Wonder Media Poem: Aurora (Surfing the Solar Wind)

Today’s Wonder of the World poem is about the colorful phenomenon of the Aurora. I dove back into Webmaker to find a way to liven up my poem about “surfing the solar wind” and came upon a cool space-themed template by my friend, Chad.

Aurora poem

Click on the image to go to the multimedia poem. As always, there is a “remix” button at the top of the Webmaker page. Click that and remix away.

Peace (in the sky),

Slice of Life: Writing A Poem about Writing a Poem About a Poem

WRITE a slice of life story on your own blog. SHARE a link to your post in the comments section. GIVE comments to at least three other SOLSC bloggers.

There’s a bit of convergence here, as I am writing poetry every day with Mary Lee over at a Year of Reading, while also keeping an eye out for the work that Chris Lehman is doing with teachers as poets, and of course, this familiar home of Slice of Life.


The other day, Chris suggested that we write a poem about a “sliver,” which just seems to echo so nicely with Slice of Life. I wrote about watching one of my students writing a poem in what we call “inside this” — using figurative language to capture the essence of inanimate objects. He was struggling and then found inspiration with the assignment itself — writing a poem about the poem he was supposed to be writing about.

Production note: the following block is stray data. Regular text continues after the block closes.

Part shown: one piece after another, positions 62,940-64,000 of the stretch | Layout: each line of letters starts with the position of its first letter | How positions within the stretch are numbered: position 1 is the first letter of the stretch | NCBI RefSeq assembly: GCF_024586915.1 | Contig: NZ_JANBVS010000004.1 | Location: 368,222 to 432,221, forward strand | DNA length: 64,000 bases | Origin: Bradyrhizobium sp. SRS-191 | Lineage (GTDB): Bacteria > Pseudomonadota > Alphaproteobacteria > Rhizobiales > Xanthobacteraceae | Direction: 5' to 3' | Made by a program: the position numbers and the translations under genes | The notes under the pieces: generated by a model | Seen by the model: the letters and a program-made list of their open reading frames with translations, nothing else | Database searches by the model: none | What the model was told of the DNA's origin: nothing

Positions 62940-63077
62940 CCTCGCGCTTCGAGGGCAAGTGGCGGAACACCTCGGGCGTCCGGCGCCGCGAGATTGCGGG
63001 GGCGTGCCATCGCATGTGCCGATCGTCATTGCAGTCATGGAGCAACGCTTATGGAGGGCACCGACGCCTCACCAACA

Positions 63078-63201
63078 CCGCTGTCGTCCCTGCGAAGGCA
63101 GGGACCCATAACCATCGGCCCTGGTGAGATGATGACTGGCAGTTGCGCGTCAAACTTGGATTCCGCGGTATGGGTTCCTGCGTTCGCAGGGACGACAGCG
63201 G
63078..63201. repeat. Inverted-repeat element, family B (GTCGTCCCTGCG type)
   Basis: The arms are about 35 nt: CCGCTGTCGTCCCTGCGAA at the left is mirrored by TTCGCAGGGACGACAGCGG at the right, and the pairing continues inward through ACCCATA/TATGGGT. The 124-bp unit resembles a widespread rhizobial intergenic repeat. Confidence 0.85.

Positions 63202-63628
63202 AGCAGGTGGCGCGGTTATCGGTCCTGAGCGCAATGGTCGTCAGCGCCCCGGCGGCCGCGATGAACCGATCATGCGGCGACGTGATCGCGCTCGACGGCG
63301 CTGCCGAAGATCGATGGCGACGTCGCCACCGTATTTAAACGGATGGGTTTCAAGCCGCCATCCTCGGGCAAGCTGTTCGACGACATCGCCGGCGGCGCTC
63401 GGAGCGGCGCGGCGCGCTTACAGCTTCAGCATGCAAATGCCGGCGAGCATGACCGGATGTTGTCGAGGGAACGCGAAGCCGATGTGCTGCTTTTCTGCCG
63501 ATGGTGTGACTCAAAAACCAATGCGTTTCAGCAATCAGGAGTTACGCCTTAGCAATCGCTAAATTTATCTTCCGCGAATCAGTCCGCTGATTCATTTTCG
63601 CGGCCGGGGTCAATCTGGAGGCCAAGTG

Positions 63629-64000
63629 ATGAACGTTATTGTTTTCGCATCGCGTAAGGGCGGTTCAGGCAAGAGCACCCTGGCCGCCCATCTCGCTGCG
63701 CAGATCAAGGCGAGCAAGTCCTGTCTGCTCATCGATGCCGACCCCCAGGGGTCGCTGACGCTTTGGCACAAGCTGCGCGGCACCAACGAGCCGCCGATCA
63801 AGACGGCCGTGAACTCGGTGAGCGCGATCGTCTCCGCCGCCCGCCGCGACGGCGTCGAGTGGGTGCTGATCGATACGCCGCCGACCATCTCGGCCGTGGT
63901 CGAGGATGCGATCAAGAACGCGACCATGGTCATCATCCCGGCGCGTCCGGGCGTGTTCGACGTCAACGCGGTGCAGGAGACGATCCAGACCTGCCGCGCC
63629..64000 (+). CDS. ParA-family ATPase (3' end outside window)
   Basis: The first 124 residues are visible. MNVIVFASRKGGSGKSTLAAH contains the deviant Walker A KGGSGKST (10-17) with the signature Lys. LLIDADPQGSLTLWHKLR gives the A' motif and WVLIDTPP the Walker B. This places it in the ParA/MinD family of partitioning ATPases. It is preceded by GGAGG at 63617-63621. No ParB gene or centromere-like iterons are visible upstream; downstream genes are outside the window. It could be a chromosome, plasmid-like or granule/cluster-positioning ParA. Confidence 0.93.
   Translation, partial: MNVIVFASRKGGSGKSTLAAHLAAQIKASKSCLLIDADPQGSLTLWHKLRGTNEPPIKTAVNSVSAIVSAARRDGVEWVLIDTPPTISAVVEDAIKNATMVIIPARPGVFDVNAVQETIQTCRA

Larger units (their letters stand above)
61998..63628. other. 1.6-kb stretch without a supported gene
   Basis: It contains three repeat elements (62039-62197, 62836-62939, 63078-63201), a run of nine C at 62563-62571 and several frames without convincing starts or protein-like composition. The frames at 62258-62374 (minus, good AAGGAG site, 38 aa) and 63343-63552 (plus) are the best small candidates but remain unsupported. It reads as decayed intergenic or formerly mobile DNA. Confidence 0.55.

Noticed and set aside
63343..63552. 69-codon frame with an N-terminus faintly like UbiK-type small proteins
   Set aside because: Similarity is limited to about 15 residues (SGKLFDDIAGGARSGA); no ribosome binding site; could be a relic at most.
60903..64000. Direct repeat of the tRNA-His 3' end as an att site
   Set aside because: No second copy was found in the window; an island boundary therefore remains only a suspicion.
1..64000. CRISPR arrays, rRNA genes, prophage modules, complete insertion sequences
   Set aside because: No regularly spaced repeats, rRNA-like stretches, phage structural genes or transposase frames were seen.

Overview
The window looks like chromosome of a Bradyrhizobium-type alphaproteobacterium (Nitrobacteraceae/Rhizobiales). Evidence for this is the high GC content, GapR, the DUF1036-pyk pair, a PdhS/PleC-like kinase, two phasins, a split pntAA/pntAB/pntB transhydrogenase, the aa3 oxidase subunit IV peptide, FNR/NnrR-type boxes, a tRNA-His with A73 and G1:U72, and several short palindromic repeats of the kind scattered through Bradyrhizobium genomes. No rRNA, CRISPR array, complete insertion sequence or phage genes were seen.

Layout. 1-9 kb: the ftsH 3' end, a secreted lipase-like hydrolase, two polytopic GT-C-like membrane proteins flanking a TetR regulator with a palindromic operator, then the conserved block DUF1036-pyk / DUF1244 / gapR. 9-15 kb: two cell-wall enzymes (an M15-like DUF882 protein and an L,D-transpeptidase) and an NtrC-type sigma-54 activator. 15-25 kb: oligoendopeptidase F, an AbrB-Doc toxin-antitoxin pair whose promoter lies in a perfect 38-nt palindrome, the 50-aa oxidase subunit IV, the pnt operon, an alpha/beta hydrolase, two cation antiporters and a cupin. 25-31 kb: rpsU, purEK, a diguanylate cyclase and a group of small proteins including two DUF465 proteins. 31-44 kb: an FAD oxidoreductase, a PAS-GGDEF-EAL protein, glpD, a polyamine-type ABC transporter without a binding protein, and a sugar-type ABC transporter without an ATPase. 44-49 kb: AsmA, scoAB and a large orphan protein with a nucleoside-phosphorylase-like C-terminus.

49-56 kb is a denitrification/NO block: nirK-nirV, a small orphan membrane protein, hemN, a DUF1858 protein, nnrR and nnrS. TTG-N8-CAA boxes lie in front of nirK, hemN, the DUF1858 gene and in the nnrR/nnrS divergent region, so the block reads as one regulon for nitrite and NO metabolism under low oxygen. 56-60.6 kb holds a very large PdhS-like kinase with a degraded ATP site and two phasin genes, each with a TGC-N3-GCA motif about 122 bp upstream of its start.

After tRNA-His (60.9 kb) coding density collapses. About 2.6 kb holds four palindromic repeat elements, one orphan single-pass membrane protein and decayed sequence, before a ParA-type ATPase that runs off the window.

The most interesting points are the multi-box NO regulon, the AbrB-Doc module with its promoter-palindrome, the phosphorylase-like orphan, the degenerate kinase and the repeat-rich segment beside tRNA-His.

So, I wrote a poem about his poem about the poem. And then I made it tappable.

Peace (in the slice),

Wonder Poem: Everest

Today’s Wonder poem is about Mount Everest, and the mountain and its role as  an unpredictable force of nature has been in the news lately (sadly) with the avalanche that has taken the lives of native guides. Mary Lee captures that role of the mountain in her powerful poem this morning. I decided to go after the mountain with wonder, in the form of a haiku.

Created with Haiku Deck, the free presentation app


Peace (in a few lines),


Wonder Poem: Your Tongue as Pen to Stories of the World

Today’s Wonders of the World Poem is focused on the Great Barrier Reef. I found myself entranced first by the colors, which are brilliant, and then on the sobering news of how Global Warming and environmental change is killing off the reef, making it gray and solid. The poem then become a metaphor poem (or is every poem ultimately a metaphor poem in the end?)

Your Tongue as Pen to Stories of the World (Great Barrier Reef)

You used to splatter me with paint:
bright blues;
interesting oranges;
radiant reds.

I’d lounge here quietly in this cascade of colors,
letting the currents bring you in and out,
and in again as with the tides,
your tongue as pen to stories of the world.

But even I can hardly fail to notice that
with each passing day,
our hues have become a bit more duller
and our movements, ever slower.

Where once the solid form of us was teeming with love
and alive with wonder,
now, it is becoming little more than
a hardened reminder,
a silent statue of remembrance to
what once might have been.

Here is the podcast, too.

Audio and voice recording >>

Peace (on the reef),

DigiLit Sunday: Mozilla Webmaker


I feel like I can’t shout quite loud enough about the resources being developed over at the Mozilla Foundations’s Webmaker space. Here, the philosophy of the “open, remixable web” comes to fruition with a series of projects and tools that invite you to remix and remake in your own light, with tutorials on coding and creating that provide entry points for just about anyone with an interest. Mostly using its Thimble (a webpage-style publishing tool) and Popcorn (a video and digital story tool) platforms, Webmaker offers free and interactive ways to become engaged with digital literacies.